Tuesday, 17 May 2011

If Labour has any decency they will support the Lords reforms

It's now 14 years since a Labour government was elected after 20 years in the wilderness on a manifesto that promised an elected House of Lords and a referendum on changing the voting system. Despite the failure to fulfil those pledges despite 13 years of power, Labour still retains in its manifesto a commitment to an elected Lords.

So too, funnily enough, do the tories. And the Lib Dems obviously have a commitment to an elected Lords as well which is evidenced by Nick Clegg's just-published proposals for Lords reform.

There are now two options on the table. One is an 80% elected/20% appointed upper chamber with an, as yet, unspecified name. This is the official government proposal. The alternative is one for a 100% elected upper chamber. Both are equally feasible proposals. However, already reactionaries on the tory and Labour benches are champing at the bit to rubbish the proposals in-keeping with their own fucking manifesto promises.

The tories are, obviously opposed because they hate change despite having campaigned on a manifesto that said otherwise. Labour on the other hand is simultaneously officially demanding a referendum on the proposals (i.e. a way to kill them off whilst retaining the appearance of commitment to reform) whilst also allowing dozens of Labour peers to say that the reforms are totally unneeded.

After all, why would we want the lawmakers to be accountable to those subject to the law when we already have a system where unaccountable peers get to decide.

Let me make this absolutely clear. The Lords has the capability to block and introduce legislation. It is composed almost entirely of political appointees and any PM could stuff the Lords with friendly peers if he wanted to. It is a grave constitutional flaw that could be easily exploited by any corrupt government (and didn't we see just that with the "cash for peerages" scandal?)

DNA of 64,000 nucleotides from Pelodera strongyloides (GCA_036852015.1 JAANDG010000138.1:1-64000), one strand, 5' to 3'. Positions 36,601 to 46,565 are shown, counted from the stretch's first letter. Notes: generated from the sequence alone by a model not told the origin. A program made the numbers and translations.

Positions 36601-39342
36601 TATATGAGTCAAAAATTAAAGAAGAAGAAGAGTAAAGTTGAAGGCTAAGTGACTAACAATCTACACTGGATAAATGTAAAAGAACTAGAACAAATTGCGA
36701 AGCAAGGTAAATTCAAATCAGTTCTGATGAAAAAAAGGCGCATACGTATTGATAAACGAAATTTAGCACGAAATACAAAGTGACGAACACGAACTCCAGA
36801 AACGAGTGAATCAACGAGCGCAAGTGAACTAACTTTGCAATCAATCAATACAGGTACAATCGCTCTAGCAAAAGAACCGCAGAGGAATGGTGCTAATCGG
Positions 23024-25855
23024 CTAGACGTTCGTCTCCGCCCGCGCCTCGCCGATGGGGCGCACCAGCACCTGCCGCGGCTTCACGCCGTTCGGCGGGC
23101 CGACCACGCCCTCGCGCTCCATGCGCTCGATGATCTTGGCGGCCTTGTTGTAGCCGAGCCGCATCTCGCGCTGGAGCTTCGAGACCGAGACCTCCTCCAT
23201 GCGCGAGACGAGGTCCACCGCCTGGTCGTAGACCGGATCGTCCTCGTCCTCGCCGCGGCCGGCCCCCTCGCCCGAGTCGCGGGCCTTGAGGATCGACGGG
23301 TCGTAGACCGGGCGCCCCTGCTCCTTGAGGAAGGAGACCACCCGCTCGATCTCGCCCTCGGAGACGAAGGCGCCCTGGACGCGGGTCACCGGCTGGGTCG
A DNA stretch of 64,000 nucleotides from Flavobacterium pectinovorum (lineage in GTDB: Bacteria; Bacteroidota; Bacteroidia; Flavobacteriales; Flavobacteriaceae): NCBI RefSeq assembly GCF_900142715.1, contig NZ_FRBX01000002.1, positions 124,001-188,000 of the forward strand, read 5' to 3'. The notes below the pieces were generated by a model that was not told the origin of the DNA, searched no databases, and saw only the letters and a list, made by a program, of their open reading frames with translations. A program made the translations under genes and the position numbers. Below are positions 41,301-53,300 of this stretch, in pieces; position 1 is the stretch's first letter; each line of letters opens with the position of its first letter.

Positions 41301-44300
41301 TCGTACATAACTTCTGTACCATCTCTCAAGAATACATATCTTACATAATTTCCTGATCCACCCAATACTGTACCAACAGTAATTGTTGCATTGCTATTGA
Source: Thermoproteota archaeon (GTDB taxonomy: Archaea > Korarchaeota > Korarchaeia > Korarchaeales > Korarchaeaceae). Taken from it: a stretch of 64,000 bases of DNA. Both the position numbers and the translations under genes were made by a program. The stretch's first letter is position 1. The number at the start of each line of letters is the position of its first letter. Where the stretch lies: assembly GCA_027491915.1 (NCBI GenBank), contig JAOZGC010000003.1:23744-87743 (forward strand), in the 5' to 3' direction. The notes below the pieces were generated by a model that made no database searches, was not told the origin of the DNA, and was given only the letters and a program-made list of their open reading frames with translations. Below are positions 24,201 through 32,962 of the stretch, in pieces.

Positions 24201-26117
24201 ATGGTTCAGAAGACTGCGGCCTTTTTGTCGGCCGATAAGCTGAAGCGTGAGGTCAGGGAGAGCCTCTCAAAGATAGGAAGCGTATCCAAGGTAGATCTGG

Lords reform has been talked about for exactly a century. If Labour block these proposals then all they will be doing is betraying their manifesto and the British people. Labour is crucial to getting these proposals passed (and there's still plenty of scope for them to amend the bits they disagree with) so the ball is in their court. If the Labour party genuinely believes in a system of government based on representatives elected by the people, for the people and accountable to the people then they should back these reforms and help end a century of dithering. If they don't then they'll forever tar themselves as just another reactionary part of the establishment.

Lords reform can in fact be seen as a battle for the soul of the Labour party between the genuine progressives and the reactionary, small-c conservatives. I hope for the sake of this country that the progressives win.

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